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Is there any research paper state the physical health pros and physical health cons for humans to be taller?

For example, shorter people seems to more likely to get involved in heart diseases and taller people to be more likely to be involved in cancer

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up vote 3 down vote accepted

People with Shorter height may outlive Taller ones.

It is a statistically established fact that they are more successful in terms of money, as the study published Journal of Applied Psychology, (Vol 89(3), Jun 2004, 428-441). But, still in the health, the counterpart succeed over the former.

The Effect of Physical Height on Workplace Success and Income: Preliminary Test of a Theoretical Model.

  • Author: Judge, Timothy A.; Cable, Daniel M.

In this article, the authors propose a theoretical model of the relationship between physical height and career success. We then test several linkages in the model based on a meta-analysis of the literature, with results indicating that physical height is significantly related to measures of social esteem (p = .41), leader emergence (p = .24), and performance (p = .18). Height was somewhat more strongly related to success for men (p = .29) than for women (p = .21), although this difference was not significant. Finally, given that almost no research has examined the relationship between individuals' physical height and their incomes, we present four large-sample studies (total N = 8,590) showing that height is positively related to income (β = .26) after controlling for sex, age, and weight. Overall, this article presents the most comprehensive analysis of the relationship of height to workplace success to date, and the results suggest that tall individuals have advantages in several important aspects of their careers and organizational lives. (PsycINFO Database Record (c) 2012 APA, all rights reserved) Source: http://psycnet.apa.org/journals/apl/89/3/428/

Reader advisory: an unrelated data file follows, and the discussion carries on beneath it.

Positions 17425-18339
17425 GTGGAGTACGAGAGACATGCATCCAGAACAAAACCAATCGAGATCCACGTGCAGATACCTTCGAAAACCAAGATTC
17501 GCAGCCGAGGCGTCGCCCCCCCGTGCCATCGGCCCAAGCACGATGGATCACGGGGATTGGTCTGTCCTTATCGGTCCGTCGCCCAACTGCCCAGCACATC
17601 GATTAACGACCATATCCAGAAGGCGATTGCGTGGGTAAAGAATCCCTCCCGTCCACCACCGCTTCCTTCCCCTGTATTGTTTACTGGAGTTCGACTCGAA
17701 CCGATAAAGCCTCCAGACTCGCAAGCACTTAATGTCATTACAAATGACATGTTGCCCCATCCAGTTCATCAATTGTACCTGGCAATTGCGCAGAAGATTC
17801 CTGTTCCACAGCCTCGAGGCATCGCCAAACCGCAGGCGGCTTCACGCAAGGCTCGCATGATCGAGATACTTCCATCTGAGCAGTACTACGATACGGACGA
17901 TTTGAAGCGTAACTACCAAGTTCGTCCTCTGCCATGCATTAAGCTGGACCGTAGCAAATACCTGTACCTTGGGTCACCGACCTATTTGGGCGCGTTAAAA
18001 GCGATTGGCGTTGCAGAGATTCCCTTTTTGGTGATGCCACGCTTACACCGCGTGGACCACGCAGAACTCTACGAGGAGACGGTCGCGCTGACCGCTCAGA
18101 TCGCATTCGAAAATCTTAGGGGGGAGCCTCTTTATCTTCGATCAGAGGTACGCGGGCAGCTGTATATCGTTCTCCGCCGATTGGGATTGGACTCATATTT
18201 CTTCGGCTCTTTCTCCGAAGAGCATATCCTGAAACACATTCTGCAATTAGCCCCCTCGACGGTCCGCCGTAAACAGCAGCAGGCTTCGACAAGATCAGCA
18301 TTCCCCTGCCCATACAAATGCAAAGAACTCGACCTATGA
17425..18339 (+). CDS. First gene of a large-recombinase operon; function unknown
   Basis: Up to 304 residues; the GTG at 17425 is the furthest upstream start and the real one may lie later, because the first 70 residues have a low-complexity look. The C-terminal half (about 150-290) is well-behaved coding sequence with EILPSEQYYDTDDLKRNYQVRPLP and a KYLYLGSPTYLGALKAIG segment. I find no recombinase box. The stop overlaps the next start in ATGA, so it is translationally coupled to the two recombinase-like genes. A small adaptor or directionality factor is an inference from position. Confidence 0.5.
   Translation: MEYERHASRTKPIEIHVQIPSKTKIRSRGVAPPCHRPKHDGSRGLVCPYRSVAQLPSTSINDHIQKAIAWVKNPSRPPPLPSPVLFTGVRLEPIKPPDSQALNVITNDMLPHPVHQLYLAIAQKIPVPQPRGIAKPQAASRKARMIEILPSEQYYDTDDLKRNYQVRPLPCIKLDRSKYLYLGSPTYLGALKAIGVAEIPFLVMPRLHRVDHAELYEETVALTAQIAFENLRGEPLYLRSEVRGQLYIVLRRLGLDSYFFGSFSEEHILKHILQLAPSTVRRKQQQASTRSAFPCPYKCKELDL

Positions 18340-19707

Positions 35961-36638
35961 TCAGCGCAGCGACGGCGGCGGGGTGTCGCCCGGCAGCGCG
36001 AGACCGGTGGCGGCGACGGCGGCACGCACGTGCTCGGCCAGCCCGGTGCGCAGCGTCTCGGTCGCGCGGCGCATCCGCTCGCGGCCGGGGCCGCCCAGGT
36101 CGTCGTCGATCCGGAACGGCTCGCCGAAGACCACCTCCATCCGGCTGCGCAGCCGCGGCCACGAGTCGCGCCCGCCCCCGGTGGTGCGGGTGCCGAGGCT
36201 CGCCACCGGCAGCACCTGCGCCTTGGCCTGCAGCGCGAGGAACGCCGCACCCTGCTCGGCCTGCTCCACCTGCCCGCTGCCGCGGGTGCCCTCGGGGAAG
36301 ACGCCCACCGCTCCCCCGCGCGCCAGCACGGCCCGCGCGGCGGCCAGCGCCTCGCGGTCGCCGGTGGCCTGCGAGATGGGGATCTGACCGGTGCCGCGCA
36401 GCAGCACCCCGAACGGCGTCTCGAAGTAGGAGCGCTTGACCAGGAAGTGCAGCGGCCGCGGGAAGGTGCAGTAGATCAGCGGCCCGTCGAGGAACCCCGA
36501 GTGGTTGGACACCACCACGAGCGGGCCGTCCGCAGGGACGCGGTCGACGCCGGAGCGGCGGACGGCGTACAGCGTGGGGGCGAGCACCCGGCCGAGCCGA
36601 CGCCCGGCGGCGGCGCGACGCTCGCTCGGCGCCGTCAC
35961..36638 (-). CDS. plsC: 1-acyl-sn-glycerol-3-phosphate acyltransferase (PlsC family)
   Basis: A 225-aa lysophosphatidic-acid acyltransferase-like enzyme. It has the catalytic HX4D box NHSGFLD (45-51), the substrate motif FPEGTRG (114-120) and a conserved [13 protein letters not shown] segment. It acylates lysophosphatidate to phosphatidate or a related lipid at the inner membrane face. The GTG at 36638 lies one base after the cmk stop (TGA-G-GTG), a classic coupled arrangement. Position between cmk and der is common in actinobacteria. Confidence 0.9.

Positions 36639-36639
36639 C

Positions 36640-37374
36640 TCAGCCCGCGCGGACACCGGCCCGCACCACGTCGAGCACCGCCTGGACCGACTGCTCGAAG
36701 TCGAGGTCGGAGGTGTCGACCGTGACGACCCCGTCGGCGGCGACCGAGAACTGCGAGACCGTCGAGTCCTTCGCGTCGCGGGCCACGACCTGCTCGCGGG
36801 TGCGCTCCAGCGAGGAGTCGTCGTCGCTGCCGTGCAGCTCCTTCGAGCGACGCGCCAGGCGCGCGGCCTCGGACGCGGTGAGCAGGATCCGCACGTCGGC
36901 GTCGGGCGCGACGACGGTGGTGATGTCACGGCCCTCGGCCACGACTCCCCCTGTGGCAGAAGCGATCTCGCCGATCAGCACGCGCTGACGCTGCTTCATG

Long back in 1975, the relationship between breast cancer and height had been nearly established.

Breast Cancer Incidence and Nutritional Status with Particular Reference to Body Weight and Height

Author: F. de Waard

Cancer Res 1975;35:3351-3356.

Summary The epidemiological literature on breast cancer is reviewed with particular emphasis on the possible etiological role of nutritional status as reflected by weight and height. The results of a prospective study and preliminary results of a population-based case-control study seem to indicate that body size or body mass rather than overweight (obesity) is a risk factor. A considerable proportion of the differences in incidence between the Netherlands and Japan can be explained by differences in body mass. The biological mechanisms mediating nutritional status and breast cancer are believed to be of an endocrinological- metabolic nature.

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Primarily the investigators started with overweight problem but they have found a better correlation with height. They have concluded:

A further lead to biological mechanisms might be derived from the fact that several endocrine and metabolic functions (e.g., basal metabolic rate and cortisol production rate) seem to correlate better with body surface area than with body weight. The rationale for using surface area is often lacking except for the fact that it is estimated from both weight and height.

Height and cancer risk are fairly clearly linked, with a 16 per cent higher relative risk for every extra 4 inches of height.

The answer may lies in the metabolic rate:

For one, taller people tend to weigh more than shorter people, even if their BMI isn’t any higher. For another, poor nutrition and stress can stunt height growth, and higher calorie diets have been associated with increased height. And that doesn’t even begin to take into account the psychosocial variables like increased income, education, and socioeconomic status.


Other Diseases

On the contrary, in a study examining cardiovascular disease risk and height in men found that men who were taller than 6′ 1″ (185 cm) had a 35% lower risk of having a heart attack than men who were shorter than 5′ 7″ (170 cm). Every inch a man gained in height resulted in a 2-3% decrease in heart attack risk. In a study in among, Israeli civil servants, shows height was also associated with lower stroke risk. Taller people are more likely,around 76%, to suffer from recurrent blood clots.

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Link-only answers can become obsolete if the content changes or the page disappears. Instead, please summarize the information found in the link in the body of your answer, and provide the link for reference. The answer should be able to stand on its own without the external resource. –  MattDMo Jul 10 at 20:40

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